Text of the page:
NEW YORK, July 11 -- As the premier women's league in the world, the WNBA already holds a rare position in sports.

On Wednesday at Madison Square Garden (7 p.m. ET, ESPN), the WNBA will be able to witness something unique: its glorious past and its bright future gathered in one place.

Early Tuesday, the All-Decade team gathered for a historic photo. A few hours later an All-Star record four rookies -- Seimone Augustus, Cappie Pondexter, Sophia Young and Candice Dupree -- took the floor for practice.

Never has the WNBA seen such a convergence of youthful excellence for it's mid-season showcase. As a matter of fact, only six rookies prior to the 2006 Game have ever made an All-Star appearance, the last being Detroit's Cheryl Ford in 2003.

Surrounded by All-Decade players Sue Bird and Yolanda Griffith, Pondexter finds herself at center of a rookie renassiance.
Jesse D. Garrabrant /NBAE/Getty Images
This year, the All-Star Game features Augustus, the league's leading scorer, Pondexter, the third-leading scorer, Dupree, who is the seventh in the league in scoring among forwards (five of whom are All-Stars) and Young, who is seventh in the WNBA in rebounding.

That's quite a Draft class.

"They come in and they're able to make an impact right away," said Sue Bird, herself a rookie All-Star in 2002. "That obviously affects their teams and just makes the league better."

Dawn Staley, a member of the WNBA's All-Decade team knows first hand the league will reach new heights soon. She coached Dupree at Temple University.

"They are very good, they are players that could take our league to the next level," Staley said. "I think within the next two years the WNBA will be played above the rim. And I think that'll be really exciting for everyone."

The rookies, despite their heady play, have kept their feet firmly on the ground during the All-Star festivities.

"We knew we could come in and play basketball, but I don't think either of us expected to be near the top in scoring," Augustus said. "We just wanted to come in and have a good time."

This immediate success, however, was not unexpected by the rookies.

"I think we think highly of ourselves, but I do think we surprised some people," said Pondexter, who's pouring in 21.9 points per game. "We're competitors, we work hard and we play hard."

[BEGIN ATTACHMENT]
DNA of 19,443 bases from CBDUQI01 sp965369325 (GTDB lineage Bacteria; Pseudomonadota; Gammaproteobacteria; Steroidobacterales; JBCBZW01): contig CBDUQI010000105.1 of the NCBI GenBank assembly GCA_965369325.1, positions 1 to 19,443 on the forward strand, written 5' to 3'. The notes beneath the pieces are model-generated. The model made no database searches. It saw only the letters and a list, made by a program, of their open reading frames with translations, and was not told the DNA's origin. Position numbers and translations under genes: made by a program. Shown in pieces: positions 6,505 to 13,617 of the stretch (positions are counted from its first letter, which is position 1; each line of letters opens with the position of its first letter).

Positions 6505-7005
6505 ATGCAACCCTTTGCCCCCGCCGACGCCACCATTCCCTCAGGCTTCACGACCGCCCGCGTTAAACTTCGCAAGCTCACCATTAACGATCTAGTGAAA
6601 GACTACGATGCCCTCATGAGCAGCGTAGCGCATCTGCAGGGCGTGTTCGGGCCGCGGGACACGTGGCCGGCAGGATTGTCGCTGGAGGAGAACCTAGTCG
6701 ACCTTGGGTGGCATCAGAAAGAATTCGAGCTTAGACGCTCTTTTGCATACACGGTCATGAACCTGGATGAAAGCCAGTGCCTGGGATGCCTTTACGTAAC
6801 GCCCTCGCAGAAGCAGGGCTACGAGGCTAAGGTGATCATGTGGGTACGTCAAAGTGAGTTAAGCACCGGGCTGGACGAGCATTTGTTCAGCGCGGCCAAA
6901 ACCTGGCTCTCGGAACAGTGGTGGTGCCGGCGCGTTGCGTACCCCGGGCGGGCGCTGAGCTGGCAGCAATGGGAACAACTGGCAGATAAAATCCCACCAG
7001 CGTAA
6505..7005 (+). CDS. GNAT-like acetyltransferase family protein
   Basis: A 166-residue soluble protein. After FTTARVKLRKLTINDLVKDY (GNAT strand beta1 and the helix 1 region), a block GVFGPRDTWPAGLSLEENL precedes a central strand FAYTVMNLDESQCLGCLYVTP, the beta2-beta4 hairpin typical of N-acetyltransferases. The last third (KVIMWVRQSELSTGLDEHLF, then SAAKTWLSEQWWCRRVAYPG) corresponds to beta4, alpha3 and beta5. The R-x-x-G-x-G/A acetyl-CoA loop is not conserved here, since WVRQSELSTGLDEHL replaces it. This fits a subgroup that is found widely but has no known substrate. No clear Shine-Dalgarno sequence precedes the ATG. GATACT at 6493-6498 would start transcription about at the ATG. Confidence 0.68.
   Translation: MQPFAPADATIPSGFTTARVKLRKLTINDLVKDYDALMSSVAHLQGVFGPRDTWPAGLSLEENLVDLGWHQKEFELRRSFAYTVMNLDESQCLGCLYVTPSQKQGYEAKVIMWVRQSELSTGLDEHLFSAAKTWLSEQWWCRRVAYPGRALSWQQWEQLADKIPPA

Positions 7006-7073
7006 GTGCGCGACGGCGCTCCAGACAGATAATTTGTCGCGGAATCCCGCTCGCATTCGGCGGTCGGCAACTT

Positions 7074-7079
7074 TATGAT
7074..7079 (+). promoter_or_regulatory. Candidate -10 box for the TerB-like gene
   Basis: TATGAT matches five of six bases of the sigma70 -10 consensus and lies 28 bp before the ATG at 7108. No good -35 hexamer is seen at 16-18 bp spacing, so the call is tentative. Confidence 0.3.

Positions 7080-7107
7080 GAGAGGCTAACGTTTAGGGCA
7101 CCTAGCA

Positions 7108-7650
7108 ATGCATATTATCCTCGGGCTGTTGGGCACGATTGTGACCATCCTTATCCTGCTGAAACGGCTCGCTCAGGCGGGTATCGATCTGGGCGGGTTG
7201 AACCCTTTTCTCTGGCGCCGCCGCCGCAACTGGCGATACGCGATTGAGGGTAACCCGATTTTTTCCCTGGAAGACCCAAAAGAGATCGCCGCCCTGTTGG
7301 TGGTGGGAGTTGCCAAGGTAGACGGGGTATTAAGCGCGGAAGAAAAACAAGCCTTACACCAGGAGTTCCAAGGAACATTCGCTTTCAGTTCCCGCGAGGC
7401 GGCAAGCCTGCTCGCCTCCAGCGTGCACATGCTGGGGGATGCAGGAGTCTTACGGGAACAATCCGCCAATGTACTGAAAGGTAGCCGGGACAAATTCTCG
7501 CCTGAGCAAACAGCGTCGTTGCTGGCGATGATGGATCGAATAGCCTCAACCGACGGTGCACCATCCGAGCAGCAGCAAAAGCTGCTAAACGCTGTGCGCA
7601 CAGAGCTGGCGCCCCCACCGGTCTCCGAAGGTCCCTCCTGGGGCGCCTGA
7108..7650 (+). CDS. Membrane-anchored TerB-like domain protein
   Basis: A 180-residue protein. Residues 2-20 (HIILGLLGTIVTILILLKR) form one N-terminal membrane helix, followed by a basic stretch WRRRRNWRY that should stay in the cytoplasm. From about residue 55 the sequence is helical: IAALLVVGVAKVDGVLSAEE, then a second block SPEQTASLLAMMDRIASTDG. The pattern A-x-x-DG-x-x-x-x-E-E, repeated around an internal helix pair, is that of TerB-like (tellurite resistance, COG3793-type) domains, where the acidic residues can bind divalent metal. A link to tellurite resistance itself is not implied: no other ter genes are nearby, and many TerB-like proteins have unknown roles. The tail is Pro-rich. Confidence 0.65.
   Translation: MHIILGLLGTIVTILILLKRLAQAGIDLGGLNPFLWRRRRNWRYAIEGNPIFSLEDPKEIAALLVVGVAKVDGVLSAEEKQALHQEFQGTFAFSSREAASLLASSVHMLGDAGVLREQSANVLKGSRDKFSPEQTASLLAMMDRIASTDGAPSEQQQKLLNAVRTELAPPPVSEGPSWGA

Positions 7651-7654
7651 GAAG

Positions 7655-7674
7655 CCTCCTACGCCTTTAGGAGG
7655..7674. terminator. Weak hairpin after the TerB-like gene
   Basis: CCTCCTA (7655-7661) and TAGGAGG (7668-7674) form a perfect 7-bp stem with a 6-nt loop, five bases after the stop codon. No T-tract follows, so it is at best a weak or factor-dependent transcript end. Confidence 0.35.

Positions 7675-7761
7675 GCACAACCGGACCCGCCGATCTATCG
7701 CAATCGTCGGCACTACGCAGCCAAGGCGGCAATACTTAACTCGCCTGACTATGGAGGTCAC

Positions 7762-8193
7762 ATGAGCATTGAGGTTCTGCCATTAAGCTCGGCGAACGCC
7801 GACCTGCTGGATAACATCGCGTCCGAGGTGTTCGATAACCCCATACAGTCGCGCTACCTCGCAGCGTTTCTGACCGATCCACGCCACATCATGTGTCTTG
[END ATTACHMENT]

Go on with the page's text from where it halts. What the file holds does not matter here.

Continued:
Yet, as most rookies find out, the pace of play and minimal breaks in the schedule have been the biggest changes from their college days.

"The traveling and playing, travel one day, play the next," Young said. "And the competition, every game is a tough game. Everybody on every team is good."

According to the Mystics' Alana Beard, this group of rookies has proven to be good and then some.

"Their impact has been unbelievable," Beard said, "and I'm not surprised. I've followed them, I went back to AAU, college, so to see them come in and play well, they really make the game exciting."

One of the more intriguing matchups of the 2006 All-Star Game will be when Dupree, who has replaced leading vote-getter Tamika Catchings on the East roster, and her former college coach, Staley, are on the floor at the same time. Will Dupree respect her elder?

"I still call her coach Staley," Dupree admitted. "She's sent me a couple of text messages, but I haven't talked to her. I spent all of last night traveling, so I haven't seen her yet today.

Dupree gets to square up and face her college coach, Staley, in the 2006 All-Star Game.
Andrew D. Bernstein /NBAE/Getty Images
"But I did call her for some outfits, business casual outfits and she was the first person I hit up."

And while Dupree calls her old coach for sartorial advice, she knows what to expect from coach, er, Staley when they hit the floor.

"I'm sure she's ready to run her team, get her teammates open looks like old school point guards do," Dupree said.

Any advice for her Eastern Conference teammates?

"No," Dupree said, "but I'm sure [coach Staley will] have some about me."

Staley notes that it could be strange seeing one of her former charges across from her on Wednesday night.

"We faced each other in Houston," Staley said of the Comets' 71-60 win on June 2. "It's different and weird. I find myself still coaching her even though she's on the opposition.

"I think she has a fruitful career in the WNBA, I'm sorry that Catchings got hurt, but I'm glad that Candice got an opportunity on a larger stage."

And there is no stage larger right now than the Garden's on Wednesday night. Beard thinks such attention is warranted.

"The future of the league gets brighter and brighter every year," Beard said, "not to say that it wasn't bright before, right here, you can look up to so many players who have made this league what it is today, but to see these young players come in and do what they do, the future looks very promising."